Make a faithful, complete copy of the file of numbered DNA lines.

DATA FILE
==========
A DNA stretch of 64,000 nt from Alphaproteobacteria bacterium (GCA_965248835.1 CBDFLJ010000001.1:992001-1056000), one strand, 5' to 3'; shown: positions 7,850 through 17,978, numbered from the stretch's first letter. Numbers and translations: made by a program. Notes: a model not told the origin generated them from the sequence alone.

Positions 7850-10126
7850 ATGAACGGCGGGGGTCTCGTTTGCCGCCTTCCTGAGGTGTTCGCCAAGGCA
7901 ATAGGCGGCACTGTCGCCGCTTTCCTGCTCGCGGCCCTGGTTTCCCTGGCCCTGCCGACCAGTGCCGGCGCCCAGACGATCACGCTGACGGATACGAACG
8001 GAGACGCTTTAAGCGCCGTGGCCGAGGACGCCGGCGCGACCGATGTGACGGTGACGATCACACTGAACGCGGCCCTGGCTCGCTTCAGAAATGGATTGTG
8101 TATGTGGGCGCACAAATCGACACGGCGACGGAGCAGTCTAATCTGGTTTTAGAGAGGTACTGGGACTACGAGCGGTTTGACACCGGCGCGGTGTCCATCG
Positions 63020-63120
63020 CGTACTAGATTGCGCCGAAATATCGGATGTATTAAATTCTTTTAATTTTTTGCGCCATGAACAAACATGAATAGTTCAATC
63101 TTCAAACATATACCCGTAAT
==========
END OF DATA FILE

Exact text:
A DNA stretch of 64,000 nt from Alphaproteobacteria bacterium (GCA_965248835.1 CBDFLJ010000001.1:992001-1056000), one strand, 5' to 3'; shown: positions 7,850 through 17,978, numbered from the stretch's first letter. Numbers and translations: made by a program. Notes: a model not told the origin generated them from the sequence alone.

Positions 7850-10126
7850 ATGAACGGCGGGGGTCTCGTTTGCCGCCTTCCTGAGGTGTTCGCCAAGGCA
7901 ATAGGCGGCACTGTCGCCGCTTTCCTGCTCGCGGCCCTGGTTTCCCTGGCCCTGCCGACCAGTGCCGGCGCCCAGACGATCACGCTGACGGATACGAACG
8001 GAGACGCTTTAAGCGCCGTGGCCGAGGACGCCGGCGCGACCGATGTGACGGTGACGATCACACTGAACGCGGCCCTGGCTCGCTTCAGAAATGGATTGTG
8101 TATGTGGGCGCACAAATCGACACGGCGACGGAGCAGTCTAATCTGGTTTTAGAGAGGTACTGGGACTACGAGCGGTTTGACACCGGCGCGGTGTCCATCG
Positions 63020-63120
63020 CGTACTAGATTGCGCCGAAATATCGGATGTATTAAATTCTTTTAATTTTTTGCGCCATGAACAAACATGAATAGTTCAATC
63101 TTCAAACATATACCCGTAAT